Is "limited representation" an idea we needn't think about, MattD, because it doesn't matter much to lawyers who don't represent the rich our upper middle class?

This reaction to the question is the very reason I asked it! I see these ideas gaining ground, and I see it on the inside And I was looking for some help in finding who..... Who are the THINKERS, the scholars, the thought leaders (not the Bar leaders or law-business leaders, perhaps) who lead the way on these topics, in opposition to these changes perhaps. Personally, I'm hearing "futurists," etc., going the other way on this... and out there with no intellectual opposition... only self interested fear or financially based disinterest....
posted by randomfan at 6:32 AM on July 5, 2015

A more-fruitful discussion for you might an examination of why there's a paucity of people speaking out "in opposition" to the things you're seeing.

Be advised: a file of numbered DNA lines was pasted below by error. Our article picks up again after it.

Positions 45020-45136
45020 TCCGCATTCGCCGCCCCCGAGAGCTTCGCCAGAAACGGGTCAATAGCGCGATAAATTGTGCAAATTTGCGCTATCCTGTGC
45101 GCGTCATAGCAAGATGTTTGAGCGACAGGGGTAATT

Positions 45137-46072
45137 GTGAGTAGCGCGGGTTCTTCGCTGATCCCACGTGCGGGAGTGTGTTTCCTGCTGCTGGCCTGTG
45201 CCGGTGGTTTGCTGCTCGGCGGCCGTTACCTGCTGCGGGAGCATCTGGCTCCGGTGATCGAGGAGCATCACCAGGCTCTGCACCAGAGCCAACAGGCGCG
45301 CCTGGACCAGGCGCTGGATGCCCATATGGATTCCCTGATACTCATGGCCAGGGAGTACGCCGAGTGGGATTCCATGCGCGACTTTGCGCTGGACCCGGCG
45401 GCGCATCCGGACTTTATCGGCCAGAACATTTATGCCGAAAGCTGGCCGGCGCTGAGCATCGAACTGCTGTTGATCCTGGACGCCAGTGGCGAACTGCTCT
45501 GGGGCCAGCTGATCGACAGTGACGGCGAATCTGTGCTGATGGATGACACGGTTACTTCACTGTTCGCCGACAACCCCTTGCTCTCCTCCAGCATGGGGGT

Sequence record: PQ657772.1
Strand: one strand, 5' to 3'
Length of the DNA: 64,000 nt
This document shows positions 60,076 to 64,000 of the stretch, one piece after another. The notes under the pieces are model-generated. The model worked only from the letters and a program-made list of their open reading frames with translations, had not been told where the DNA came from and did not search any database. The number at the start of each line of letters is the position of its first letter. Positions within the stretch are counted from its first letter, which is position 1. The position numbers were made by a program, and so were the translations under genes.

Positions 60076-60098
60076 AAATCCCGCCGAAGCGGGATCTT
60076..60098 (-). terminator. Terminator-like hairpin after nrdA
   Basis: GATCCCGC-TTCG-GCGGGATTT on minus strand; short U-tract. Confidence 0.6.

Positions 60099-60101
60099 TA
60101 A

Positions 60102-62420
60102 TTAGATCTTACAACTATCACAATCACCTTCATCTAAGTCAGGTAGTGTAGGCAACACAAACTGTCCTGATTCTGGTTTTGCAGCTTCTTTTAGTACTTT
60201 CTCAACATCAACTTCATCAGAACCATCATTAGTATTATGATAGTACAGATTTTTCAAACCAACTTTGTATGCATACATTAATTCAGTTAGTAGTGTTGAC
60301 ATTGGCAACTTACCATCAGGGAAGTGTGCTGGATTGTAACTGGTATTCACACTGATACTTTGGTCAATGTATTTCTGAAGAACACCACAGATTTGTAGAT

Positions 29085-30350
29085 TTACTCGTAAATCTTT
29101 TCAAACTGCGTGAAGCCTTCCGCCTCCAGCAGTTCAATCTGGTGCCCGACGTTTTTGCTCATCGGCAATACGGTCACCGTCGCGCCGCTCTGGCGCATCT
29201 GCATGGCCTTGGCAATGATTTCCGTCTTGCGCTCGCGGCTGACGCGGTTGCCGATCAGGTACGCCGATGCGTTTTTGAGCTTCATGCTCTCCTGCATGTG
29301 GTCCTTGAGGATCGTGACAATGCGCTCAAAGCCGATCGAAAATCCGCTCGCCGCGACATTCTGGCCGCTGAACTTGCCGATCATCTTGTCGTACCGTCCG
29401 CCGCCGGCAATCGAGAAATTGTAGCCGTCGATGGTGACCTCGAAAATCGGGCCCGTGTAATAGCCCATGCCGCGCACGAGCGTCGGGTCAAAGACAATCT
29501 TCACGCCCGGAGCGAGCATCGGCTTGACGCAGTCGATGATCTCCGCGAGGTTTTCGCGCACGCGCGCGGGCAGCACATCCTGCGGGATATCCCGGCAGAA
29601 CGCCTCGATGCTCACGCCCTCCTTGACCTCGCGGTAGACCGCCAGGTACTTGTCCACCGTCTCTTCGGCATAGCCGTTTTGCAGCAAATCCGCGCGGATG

I suspect that you might also benefit from a realistic examination of the structure of the US legal market -- and the immense stratification between the way corporate America consumes legal services (and the structural changes occurring in BigLaw), versus everyday people seeking representation for a divorce, or a speeding ticket, or even basic incorporation documents.

There is probably could be a very interesting discussion regarding non-lawyer ownership of law firms, especially as it relates to the rise of giant international law firms structured as vereins, and the accusation that the verein structure is being used to circumvent US fee-splitting ethics rules.

There is also probably a very interesting discussion possible regarding Wal-Mart and its legal department, and the way it has exerted pressure on its legal service providers (and has brought several ancillary legal services in-house.

But again, a lot of those structural changes are not being debated by academics (or otherwise), because a lot of it isn't up for academic debate.
posted by QuantumMeruit at 8:58 AM on July 5, 2015